The ubiq­ui­tous pop star is out to con­quer Sil­i­con Val­ley.

SAY WHAT YOU WILL ABOUT WILL.I.AM, but the man can keep his cool. It’s 95 de­grees in Wash­ing­ton, D.C., a thick, tan­gi­ble heat that en­tombs you as you walk. Yet he’s wear­ing a black suit, a black shirt, and the kind of heat-re­tar­dant sto­icism all great per­form­ers share, as he stands in front of the White House and waits to be in­ter­viewed by Martha Maccal­lum of Fox News. She’s ask­ing will about the cap­i­tal’s Maker Faire—the lat­est in

For the past few years, the Black Eyed Peas front­man, pro­ducer, and world-class weirdo has been work­ing tire­lessly to trans­form him­self into an in-de­mand tech mogul. The funny thing? It’s work­ing.

a se­ries of gath­er­ings, started in 2006, where am­a­teur sci­en­tists, artists, and other am­bi­tious do-it-your­selfers dis­play vi­sion­ary projects they’ve de­signed and made, of­ten us­ing 3-D print­ers. Maker Faire fes­ti­vals crop up all over the world, but this is the first one to be held at the White House, and it’s hosted by Pres­i­dent Obama, who calls it “a rev­o­lu­tion that can help us cre­ate new jobs and in­dus­tries for decades to come.” And will.i.am is there to make an an­nounce­ment.

No, it doesn’t have any­thing to do with the Black Eyed Peas, the hip-hop group he leads, which, hav­ing sold more than 31 mil­lion al­bums world­wide, is now on hia­tus. Rather, it’s all about will’s next act. The seven-time Grammy win­ner has de­cided to hang up his sci-fi at­tire and taffy-legged dance moves and stage dive into the tech world. And he’s not just an­other celebrity show pony be­ing pa­raded around to pol­ish a com­pany’s cool: He’s in­vest­ing his own money and time into de­vel­op­ing for­ward-think­ing de­vices for his own com­pany, i.am+, and oth­ers, as well. “I’m all in,” he says. “I’m bet­ting on the fu­ture.”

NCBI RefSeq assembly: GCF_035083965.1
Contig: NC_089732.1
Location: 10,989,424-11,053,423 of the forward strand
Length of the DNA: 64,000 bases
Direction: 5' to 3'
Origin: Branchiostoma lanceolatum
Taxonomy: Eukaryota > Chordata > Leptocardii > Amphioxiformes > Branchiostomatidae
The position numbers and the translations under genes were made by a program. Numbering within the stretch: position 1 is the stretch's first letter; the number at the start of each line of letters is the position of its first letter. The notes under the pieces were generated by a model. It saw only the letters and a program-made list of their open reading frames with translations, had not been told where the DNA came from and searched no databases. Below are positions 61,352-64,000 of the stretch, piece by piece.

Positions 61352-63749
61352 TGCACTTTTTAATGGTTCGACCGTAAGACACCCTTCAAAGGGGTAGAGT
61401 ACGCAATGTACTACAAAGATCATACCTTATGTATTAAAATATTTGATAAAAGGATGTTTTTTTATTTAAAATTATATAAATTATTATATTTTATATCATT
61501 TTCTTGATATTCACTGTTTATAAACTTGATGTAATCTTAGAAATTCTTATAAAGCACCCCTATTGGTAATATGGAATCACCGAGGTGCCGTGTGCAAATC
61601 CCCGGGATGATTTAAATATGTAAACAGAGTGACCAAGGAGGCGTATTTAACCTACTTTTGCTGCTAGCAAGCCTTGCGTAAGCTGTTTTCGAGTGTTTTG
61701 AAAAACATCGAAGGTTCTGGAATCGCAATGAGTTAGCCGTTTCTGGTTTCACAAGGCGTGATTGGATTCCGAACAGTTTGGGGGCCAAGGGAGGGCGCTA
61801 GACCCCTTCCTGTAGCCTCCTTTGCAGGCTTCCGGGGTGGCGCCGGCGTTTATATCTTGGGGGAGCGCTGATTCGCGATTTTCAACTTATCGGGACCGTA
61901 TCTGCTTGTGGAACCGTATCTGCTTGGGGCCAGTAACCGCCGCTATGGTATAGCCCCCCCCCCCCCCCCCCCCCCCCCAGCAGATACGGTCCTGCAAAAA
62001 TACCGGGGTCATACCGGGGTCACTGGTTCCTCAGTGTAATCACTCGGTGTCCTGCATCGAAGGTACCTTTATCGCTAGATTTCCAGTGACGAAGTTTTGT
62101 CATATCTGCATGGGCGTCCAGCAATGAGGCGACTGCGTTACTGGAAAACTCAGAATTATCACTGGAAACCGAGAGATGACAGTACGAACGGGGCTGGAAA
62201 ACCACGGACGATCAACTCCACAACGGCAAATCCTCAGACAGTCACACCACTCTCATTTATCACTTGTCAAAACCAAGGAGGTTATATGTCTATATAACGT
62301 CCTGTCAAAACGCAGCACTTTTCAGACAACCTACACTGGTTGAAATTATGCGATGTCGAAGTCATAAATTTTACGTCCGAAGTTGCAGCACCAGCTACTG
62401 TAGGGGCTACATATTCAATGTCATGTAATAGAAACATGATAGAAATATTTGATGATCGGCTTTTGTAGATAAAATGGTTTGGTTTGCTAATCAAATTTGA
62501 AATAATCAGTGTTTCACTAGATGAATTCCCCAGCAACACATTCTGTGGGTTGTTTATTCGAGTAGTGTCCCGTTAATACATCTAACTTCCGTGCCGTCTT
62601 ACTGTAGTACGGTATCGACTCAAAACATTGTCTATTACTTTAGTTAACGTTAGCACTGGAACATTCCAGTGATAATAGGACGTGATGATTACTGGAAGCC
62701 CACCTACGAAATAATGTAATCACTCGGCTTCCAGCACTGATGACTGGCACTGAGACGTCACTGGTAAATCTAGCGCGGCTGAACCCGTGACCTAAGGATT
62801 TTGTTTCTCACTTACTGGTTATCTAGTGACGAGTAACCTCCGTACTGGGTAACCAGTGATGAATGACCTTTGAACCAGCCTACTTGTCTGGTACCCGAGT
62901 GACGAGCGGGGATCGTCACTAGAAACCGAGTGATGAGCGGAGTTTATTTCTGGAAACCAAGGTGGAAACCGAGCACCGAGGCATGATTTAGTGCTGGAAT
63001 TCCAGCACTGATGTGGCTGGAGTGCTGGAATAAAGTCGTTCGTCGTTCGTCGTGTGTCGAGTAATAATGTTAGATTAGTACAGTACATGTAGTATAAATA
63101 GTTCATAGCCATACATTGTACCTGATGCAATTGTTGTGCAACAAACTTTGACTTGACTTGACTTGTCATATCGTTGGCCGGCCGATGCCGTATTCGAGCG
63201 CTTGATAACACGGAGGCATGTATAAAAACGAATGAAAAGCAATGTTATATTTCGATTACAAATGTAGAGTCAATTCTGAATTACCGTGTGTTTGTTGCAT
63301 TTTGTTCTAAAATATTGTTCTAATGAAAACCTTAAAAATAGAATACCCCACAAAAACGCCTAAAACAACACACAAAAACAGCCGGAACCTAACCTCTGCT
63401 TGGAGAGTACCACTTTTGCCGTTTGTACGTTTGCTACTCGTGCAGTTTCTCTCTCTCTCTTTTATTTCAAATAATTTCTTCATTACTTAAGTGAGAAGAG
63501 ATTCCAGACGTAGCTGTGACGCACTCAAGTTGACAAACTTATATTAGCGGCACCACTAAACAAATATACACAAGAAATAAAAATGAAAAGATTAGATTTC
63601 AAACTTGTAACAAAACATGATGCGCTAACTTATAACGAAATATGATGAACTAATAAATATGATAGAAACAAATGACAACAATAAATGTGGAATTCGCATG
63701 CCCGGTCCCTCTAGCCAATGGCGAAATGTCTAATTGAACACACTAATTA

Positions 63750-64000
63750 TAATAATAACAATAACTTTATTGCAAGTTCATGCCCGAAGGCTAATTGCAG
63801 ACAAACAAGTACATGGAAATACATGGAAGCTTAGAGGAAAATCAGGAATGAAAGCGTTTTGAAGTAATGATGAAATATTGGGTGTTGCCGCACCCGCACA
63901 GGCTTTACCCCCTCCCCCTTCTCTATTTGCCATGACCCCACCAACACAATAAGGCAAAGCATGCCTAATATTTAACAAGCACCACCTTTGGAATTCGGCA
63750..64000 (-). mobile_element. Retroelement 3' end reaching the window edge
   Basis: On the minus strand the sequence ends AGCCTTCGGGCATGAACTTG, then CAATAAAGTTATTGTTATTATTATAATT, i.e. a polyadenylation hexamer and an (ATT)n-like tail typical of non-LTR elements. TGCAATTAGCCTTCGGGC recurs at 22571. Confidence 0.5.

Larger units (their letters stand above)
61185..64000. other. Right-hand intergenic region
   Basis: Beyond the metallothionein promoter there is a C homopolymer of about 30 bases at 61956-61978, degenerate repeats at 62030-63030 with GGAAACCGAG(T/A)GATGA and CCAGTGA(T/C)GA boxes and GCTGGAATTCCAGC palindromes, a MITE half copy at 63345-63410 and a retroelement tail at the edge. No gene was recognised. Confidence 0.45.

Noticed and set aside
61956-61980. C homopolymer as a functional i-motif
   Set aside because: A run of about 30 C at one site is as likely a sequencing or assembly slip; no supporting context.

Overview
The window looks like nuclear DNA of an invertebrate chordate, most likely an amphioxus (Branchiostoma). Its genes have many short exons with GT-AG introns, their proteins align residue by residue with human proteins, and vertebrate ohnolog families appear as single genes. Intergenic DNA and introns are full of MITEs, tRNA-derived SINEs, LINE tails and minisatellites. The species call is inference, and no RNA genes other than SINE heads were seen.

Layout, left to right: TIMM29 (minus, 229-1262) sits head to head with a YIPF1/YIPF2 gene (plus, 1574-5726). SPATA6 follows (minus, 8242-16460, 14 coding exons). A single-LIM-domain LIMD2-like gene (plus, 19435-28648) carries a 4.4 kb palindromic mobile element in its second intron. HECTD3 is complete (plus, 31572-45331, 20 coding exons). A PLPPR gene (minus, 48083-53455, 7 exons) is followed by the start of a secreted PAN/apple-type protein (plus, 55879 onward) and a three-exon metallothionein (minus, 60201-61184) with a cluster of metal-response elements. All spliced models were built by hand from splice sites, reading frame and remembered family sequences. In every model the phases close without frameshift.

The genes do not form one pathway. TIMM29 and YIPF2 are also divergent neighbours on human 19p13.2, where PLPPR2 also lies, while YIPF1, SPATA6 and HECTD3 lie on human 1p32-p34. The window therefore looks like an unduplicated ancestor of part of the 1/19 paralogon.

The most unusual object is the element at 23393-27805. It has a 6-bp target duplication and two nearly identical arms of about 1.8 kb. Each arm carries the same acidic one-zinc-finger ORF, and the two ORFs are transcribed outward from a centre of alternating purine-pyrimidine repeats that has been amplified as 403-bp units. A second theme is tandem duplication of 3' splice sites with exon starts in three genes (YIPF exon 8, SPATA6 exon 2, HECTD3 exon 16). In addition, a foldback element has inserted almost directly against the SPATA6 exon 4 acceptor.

Skep­ti­cism might seem like the proper re­sponse to this claim. Af­ter all, the tech world has a de­cid­edly spotty record when it comes to celebrity in­volve­ment. Re­mem­ber when Black­berry’s global creative direc­tor, Ali­cia Keys, dragged that flag­ging icon back into rel­e­vance? Or when Mys­pace’s new co-owner, Justin Tim­ber­lake, led the com­pany’s tri­umphant re­turn to main­stream dom­i­nance? Ex­actly. Fame doesn’t au­to­mat­i­cally trans­late into in­no­va­tion or in­sight. But will is far more am­bi­tious in his cor­po­rate dal­liances: He’s direc­tor of creative in­no­va­tion at In­tel, chief creative of­fi­cer at the manufacturing firm 3D Sys­tems, a col­lab­o­ra­tor on Coca-cola’s re­cy­cling ini­tia­tive, and a part­ner with FIRST, the non­profit or­ga­ni­za­tion founded by Seg­way in­ven­tor and tech lu­mi­nary Dean Ka­men to stage robotics com­pe­ti­tions for kids. But will.i.am isn’t some tech-world dilet­tante. “He’s re­ally do­ing it right,” says Ka­men. “The pub­lic thinks he’s just an­other en­ter­tainer say­ing how much he cares. But he walks the walk. I truly be­lieve he’ll change the world.”